How VBS chairman's PA 'looted' R37m
Alleged VBS Mutual Bank mastermind Tshifhiwa Matodzi's personal assistant, Takalani Veronica Mmbi, and her company Venmont Holdings, are facing liquidation over a R37m overdraft advanced to the company by the now defunct bank.
The bank's liquidator, Anush Rooplal, is also gunning for a R50m overdraft facility that was allegedly created fraudulently by VBS for the benefit of Mmbi's company.
Rooplal filed court papers at the Joburg high court this week arguing that the millions owed to the bank be paid back.
"The respondent is indebted to the applicant as stated in the restated statement of the respondent's VBS classic business account... in the amount of R37,788,788.61, as at 30 April 2019. Despite demand, the respondent has failed to pay the indebtedness due and owing to VBS," the papers read.
According to court papers seen by Sunday World, Mmbi's company benefited from two fictitious credits of R300,000 and R15.7m which were made into its VBS account on March 30, 2017.
"These fictitious credits are reflected in the respondent's VBS accounts statement as 'Absa deposits TR6 and Absa deposits TR7' respectively," the papers indicate.
The papers further show that Venmont also benefited from another fictitious credit of R50m which was also made into its bank account, and was reflected as an Absa deposit.
"The fictitious credits were not real payments or deposits... they were nothing other than false entries," said Rooplal in his affidavit.
Mmbi said she was not aware of the application or the debt but would consult with her lawyers for advice on how to deal with the matter.
"We can't comment on the matter because we have not seen the papers. I have never spoken to the liquidators. I will talk to my lawyers for advice on how to deal with it," she said.
Matodzi could not be reached for comment.
Rooplal said they were taking legal action against Venmont and Mmbi as they had benefited from a fraudulent scheme that had led to the loss of at least R1.5bn by VBS.
He said the legal proceedings were about recovering the money owed to the bank.
"The fraudulent scheme led to VBS's severe liquidity crisis and it being placed under curatorship by the prudential authority of the SA Reserve Bank and subsequently to it being liquidated on November 13, 2018," argued Rooplal.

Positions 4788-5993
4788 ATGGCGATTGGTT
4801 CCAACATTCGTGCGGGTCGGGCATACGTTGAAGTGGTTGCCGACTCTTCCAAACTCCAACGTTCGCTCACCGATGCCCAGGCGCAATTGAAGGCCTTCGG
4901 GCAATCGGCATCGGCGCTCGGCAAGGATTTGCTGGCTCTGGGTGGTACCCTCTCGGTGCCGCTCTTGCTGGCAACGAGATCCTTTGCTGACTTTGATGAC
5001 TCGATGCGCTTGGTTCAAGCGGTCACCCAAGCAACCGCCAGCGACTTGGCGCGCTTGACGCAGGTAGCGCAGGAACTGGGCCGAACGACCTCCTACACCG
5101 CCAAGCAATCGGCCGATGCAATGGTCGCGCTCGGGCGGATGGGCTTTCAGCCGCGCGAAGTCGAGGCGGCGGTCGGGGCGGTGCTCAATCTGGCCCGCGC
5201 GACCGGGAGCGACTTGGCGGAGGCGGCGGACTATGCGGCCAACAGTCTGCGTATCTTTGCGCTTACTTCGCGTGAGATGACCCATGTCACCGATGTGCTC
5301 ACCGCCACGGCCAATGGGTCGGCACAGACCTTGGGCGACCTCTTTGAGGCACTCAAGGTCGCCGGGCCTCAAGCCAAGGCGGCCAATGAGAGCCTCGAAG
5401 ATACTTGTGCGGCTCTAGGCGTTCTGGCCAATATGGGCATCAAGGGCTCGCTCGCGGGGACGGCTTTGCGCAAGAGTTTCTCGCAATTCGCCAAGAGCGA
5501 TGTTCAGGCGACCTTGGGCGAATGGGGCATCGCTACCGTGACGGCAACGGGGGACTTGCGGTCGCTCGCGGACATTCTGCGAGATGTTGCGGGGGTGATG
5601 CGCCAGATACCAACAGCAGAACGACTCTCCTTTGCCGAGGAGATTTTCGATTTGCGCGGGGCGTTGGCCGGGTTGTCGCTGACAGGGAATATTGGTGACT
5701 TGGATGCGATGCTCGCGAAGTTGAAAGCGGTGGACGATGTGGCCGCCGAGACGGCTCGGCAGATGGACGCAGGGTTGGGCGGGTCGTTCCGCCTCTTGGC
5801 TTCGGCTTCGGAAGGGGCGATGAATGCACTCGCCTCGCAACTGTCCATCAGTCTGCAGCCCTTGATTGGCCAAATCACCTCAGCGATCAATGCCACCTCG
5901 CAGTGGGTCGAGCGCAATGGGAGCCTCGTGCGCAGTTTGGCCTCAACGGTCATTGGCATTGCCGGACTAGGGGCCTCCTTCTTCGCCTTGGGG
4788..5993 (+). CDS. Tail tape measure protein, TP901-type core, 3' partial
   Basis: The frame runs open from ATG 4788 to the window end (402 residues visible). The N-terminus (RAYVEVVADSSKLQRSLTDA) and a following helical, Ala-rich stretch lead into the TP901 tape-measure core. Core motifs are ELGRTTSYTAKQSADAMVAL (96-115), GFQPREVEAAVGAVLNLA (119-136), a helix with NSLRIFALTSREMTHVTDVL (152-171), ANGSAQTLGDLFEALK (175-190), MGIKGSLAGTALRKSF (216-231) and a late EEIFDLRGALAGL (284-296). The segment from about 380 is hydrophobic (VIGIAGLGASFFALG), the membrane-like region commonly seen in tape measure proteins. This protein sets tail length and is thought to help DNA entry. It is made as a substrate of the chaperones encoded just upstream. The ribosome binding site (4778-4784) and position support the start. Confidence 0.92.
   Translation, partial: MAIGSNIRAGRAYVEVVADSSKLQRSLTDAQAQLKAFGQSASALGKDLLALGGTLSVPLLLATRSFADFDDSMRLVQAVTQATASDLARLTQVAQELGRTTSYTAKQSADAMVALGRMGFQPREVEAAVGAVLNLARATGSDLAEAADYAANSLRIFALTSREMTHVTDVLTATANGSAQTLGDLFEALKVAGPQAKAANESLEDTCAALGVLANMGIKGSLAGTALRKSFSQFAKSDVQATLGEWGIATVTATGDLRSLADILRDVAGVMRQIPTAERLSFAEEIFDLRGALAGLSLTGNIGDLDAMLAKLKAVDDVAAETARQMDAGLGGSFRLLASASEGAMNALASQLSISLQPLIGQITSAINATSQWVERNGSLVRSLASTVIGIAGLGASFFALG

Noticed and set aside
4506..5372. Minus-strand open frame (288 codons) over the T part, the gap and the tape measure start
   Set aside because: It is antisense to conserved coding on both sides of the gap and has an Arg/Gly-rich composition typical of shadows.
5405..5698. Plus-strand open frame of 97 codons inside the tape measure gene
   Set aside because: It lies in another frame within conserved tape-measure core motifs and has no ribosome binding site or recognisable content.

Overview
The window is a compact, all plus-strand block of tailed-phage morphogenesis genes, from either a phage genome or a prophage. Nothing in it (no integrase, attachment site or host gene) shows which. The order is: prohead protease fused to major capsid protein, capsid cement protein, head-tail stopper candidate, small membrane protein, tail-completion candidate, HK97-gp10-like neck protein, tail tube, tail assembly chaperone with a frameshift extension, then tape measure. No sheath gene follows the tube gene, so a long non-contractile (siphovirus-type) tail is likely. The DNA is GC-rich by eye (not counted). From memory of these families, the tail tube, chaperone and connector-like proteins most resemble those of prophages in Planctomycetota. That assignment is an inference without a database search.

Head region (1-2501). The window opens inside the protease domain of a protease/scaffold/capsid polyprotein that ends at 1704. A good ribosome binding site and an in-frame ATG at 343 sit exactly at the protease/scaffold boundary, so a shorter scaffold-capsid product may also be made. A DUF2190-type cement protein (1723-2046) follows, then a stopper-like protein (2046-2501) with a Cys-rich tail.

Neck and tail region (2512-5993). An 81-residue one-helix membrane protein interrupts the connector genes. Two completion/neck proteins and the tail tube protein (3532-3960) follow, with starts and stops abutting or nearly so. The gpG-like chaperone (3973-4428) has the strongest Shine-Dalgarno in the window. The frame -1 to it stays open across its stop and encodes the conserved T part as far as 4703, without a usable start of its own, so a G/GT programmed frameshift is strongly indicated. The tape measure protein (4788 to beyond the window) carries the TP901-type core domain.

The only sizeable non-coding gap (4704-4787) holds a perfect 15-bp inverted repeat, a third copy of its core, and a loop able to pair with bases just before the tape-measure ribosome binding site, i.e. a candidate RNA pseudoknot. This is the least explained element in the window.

The VBS liquidator further stated that Venmont benefited from the bank through the insistence of Matodzi, who was an integral part of the fraudulent scheme.
Rooplal said Venmont was in the list that Matodzi gave to VBS's former head of treasury Phophi Mukhobodwane with the instruction that the company's overdrawn account be cleared.
In his legal papers, Rooplal was asking the court for an order to liquidate the company and its director, stating that they have ignored letters of demand hand-delivered to them at their place of business.
Rooplal further confirmed to Sunday World that he had filed papers.
"They owe the bank money. We sent them a letter of demand which they did not respond to. That's why we are taking legal action against them," he said.
The court papers show that the history of Venmont's banking relationship with VBS started in March 2016 when it was granted a R4m overdraft by the bank on a 12-month agreement.
According to the agreement, the company was entitled to raise the limit of the overdraft either by writing or e-mailing the bank.
But Rooplal said the limit mysteriously mushroomed to R50m without due process being followed amid the creation of fictitious deposits into the company's bank accounts.
The company's bank statements show that it was merely used as a cash withdrawal platform with almost R20m withdrawn from the account in cash.
The cash withdrawals, according to the bank statement attached to the application, ranged from R200,000 to R6.5m and were made between January 2016 and November 2017.